Neil Gladd, above, may well be the Andres Segovia of the mandolin. But while Segovia's accomplishments in popularizing the guitar and its literature made him a revered figure from Los Angeles to Lynchburg to Liverpool, Gladd's similar efforts on behalf of the mandolin remain unknown to all but a small, ardent group of specialized enthusiasts.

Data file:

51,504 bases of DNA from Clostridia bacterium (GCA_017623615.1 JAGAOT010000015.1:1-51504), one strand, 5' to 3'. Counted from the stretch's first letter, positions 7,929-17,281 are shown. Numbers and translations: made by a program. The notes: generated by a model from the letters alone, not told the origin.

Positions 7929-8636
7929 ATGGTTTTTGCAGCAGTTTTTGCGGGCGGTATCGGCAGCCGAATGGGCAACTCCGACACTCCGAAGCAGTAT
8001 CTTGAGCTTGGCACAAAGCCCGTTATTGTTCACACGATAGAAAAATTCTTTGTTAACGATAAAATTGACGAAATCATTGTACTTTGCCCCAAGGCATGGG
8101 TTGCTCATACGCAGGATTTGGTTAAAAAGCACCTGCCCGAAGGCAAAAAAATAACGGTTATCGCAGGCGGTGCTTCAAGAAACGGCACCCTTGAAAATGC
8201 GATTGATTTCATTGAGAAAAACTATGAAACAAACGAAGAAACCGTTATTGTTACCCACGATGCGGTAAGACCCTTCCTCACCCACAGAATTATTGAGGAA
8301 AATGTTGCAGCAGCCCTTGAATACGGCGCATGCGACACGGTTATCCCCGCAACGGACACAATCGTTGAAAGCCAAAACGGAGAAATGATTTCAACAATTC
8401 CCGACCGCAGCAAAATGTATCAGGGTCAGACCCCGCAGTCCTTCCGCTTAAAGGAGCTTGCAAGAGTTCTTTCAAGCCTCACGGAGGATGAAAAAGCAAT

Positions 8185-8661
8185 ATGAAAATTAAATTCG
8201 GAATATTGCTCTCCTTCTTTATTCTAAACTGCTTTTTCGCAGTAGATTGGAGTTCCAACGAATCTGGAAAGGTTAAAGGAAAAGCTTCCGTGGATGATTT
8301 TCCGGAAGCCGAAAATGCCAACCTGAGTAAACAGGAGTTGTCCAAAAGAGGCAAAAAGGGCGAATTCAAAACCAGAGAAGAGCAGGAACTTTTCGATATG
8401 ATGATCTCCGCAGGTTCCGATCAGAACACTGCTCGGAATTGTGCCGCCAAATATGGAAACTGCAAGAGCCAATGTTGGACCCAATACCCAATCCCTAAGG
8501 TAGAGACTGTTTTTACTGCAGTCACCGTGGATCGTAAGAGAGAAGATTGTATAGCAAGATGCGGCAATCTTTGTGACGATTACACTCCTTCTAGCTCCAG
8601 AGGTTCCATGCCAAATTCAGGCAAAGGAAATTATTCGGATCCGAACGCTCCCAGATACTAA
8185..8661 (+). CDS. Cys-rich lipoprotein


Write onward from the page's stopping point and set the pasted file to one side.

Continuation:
On Monday at 8 p.m., Gladd will be in Daemen College's Wick Center to demonstrate both his art and some of his instrument's breadth of literature. Gladd has performed with such major ensembles as the Philadelphia Orchestra and National Symphony, under conductors Mstislav Rostropovich and Leonard Slatkin. A transcription of Bach's Partita in E for Lute, BWV 1006, will open Monday's program, followed by an original piece (c. 1760) by Signor Leoni of Naples, from his "A Complete Introduction to the Art of Playing the Mandolin." Works from the late 19th and 20th centuries by such minor composers as Raffaele Calace, Aubrey Stauffer and Sol Goichberg illustrate music from the "mandolin underground." The prominent contemporary Danish composer Per Norgard will be represented by his 1984 "The Chase," but the central interest will probably lie in the 1985 "Scherzo-Rhapsody" by Daemen professor Chester Mais and Gladd's own 1989 Sonata No. 2, whose movements are Toccata, Andante and Fugue.